I’ve no need to post much, by autumn 2018 the news itself will have explained the horribleness of the increasing situation. Last year was a dip from the upcurve, 2018 will hit hard. Much reporting is hesitant, population crashes etc or as the case of north Pacific seabirds near absent when the noise of the problem should be deafening. Its realistic to say that ‘sightings’ do not mean the population or distribution were as in the past. As with the seabirds ‘then there were none’. A ‘huddle’ is not any indication of distribution.
Even at the small direct scale of my own garden front and back I look around and see very little planted in other gardens to benefit wildlife. Last evening sat under my in full blossom plum tree the bees sounded wonderful. Yet I look at other gardens and see a highly restricted repertoire, restricted diversity, mostly a reflection of no real enthusiasm, depth or ability at gardening. A little but not a lot. My next door neighbour has a garden devoid of any flowering thing, third time scraped with a digger and now a foot below mine; as dead as the back lot at the crematorium, a symphony to block paving, gravel and laid turf. Meanwhile at the pit heap due to my simple efforts a couple of hundred cowslip benefit bees and in a few weeks a thousand orchids and multiplying will likewise help a little, as with the other twenty species I’ve introduced; umbellifers, foxglove, flag iris, avens and honeysuckle being the most successful.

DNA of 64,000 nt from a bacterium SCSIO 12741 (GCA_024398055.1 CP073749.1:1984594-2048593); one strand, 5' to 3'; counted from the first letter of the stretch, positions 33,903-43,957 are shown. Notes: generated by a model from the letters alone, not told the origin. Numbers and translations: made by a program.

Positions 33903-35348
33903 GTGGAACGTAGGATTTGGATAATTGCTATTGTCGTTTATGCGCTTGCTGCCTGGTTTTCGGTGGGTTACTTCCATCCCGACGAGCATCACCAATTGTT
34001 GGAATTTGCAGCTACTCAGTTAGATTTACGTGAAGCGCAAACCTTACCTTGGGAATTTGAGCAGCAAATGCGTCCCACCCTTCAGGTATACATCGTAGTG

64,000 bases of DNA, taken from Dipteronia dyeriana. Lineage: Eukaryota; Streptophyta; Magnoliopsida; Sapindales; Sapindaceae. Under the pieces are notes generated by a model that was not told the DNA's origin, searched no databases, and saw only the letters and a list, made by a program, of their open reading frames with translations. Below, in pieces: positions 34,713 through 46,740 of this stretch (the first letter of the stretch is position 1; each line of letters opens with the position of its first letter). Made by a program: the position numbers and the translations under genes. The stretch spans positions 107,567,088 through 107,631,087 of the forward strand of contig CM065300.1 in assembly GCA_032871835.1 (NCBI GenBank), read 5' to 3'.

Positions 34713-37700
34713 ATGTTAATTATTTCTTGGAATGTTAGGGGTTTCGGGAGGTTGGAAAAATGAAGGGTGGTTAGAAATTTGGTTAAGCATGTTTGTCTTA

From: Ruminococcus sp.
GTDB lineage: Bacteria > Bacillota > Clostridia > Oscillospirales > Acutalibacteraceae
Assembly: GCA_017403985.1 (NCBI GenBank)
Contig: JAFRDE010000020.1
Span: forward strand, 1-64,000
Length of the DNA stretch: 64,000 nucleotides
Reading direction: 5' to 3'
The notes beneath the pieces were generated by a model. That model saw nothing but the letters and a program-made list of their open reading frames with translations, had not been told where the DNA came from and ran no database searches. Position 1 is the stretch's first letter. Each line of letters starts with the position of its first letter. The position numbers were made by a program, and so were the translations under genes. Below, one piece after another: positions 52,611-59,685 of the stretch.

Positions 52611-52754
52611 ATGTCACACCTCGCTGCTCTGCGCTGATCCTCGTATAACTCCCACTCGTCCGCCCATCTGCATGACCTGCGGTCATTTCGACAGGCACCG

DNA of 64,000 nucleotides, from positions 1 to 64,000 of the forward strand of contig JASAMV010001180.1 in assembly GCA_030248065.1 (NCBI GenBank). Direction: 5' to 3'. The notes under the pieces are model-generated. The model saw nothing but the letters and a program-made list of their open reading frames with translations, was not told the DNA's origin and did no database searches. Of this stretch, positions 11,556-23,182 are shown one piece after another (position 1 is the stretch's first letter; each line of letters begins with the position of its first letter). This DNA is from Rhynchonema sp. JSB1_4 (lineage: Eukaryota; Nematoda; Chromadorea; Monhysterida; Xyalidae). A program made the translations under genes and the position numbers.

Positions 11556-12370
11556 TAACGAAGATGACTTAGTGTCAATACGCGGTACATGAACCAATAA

Whoops, above 400ppm for CO2 …. http://arctic-news.blogspot.co.uk/2018/04/
Note increased CO2 has reduced plant and pollen protein by say a full third.